For electrospray ion beam deposition a large amount of molecules is needed to get a reasonable coverage onto the surface. For instance: 1000 ions would make a nice peak in a mass spectrum. The same 1000 molecular ions would barely be found as adsorbates on a surface by scanning probe microscopy.
The biggest losses in an ES-IBD system occur at the vacuum interface. At this place ions are generated from charged droplets. They move, influences by external electric fields, space charge fields, diffusion and hydrodynamic drag. We constructed our own interface with the idea in mind to leverage the hydrodynamic drag: indeed this is the only force that points towards the axis of the capillary.
We were quite surprised to find that with our specially shaped capillary interfaces we achieve magnificent performance of up to 100% transmission for up to 40 nA. With this magnitude of ion current we reach up to 6nA in high vacuum deposition and hence can make a monolayer coverage of a 5 mm diameter sample in approximately 10 minutes. This makes IBD comparable with thermal evaporation and opens the way for commercial applications, if the full intensity of electrosprays, which can be up to mikroamps, can be used.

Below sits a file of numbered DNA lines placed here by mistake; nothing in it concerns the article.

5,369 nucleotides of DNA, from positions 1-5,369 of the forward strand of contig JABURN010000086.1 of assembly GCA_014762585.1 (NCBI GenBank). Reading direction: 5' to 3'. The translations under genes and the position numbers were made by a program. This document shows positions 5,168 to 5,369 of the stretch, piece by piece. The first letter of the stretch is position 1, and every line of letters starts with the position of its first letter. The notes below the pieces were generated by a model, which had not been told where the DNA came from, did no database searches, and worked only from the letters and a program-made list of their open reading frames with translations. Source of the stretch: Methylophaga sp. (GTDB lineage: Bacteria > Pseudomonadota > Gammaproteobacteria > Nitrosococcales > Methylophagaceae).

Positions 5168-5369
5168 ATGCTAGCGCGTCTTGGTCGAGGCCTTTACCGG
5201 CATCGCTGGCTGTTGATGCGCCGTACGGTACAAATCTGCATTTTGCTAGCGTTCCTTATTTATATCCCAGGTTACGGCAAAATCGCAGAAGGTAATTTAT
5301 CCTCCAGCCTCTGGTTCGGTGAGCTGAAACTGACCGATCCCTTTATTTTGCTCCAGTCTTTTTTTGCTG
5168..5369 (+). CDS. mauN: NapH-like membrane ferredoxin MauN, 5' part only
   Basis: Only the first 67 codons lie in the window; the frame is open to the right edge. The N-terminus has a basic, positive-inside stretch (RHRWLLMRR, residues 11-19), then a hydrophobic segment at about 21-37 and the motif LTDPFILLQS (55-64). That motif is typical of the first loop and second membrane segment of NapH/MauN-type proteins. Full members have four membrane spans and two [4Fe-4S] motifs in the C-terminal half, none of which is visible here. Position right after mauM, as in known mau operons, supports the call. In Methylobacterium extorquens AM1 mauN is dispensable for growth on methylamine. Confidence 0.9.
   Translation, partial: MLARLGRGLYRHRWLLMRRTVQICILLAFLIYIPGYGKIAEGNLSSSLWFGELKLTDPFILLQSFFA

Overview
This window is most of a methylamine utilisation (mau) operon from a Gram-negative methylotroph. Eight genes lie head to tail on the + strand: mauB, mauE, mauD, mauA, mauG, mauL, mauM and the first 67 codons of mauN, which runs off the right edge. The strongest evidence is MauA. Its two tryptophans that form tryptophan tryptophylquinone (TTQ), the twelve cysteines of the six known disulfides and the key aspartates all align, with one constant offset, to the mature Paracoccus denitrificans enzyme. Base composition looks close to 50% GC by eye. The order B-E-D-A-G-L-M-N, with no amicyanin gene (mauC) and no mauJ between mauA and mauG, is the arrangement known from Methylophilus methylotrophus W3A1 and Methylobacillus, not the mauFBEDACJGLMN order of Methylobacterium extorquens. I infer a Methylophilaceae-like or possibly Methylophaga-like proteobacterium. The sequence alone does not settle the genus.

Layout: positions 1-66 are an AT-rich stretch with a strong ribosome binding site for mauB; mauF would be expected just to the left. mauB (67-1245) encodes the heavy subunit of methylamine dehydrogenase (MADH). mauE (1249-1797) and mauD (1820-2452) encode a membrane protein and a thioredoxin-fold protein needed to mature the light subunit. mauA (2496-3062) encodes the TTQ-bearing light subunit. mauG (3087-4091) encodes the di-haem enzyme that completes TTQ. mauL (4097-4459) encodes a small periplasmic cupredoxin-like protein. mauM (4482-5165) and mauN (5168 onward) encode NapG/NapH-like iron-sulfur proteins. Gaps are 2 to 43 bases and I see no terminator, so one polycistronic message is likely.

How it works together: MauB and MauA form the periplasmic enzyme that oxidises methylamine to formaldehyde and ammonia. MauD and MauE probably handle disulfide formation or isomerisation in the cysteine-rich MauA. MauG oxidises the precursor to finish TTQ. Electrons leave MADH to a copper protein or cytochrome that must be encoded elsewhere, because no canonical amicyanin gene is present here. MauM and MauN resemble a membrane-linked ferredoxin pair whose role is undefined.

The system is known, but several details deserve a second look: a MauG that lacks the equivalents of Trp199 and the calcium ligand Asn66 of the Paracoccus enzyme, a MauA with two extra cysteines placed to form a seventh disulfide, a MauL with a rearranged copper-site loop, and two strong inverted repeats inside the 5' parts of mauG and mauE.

In our paper in ‘Analyst’ we show the measured transmission characteristics, deposition performance and purity and simulations, which rationalize how our capillary is working.
A hydrodynamically optimized nano-electrospray ionization source and vacuum interface
M Pauly, M Sroka, J Reiss, G Rinke, A Albarghash, R Vogelgesang, H Hahne, B Kuster, J Sesterhenn, K Kern, S Rauschenbach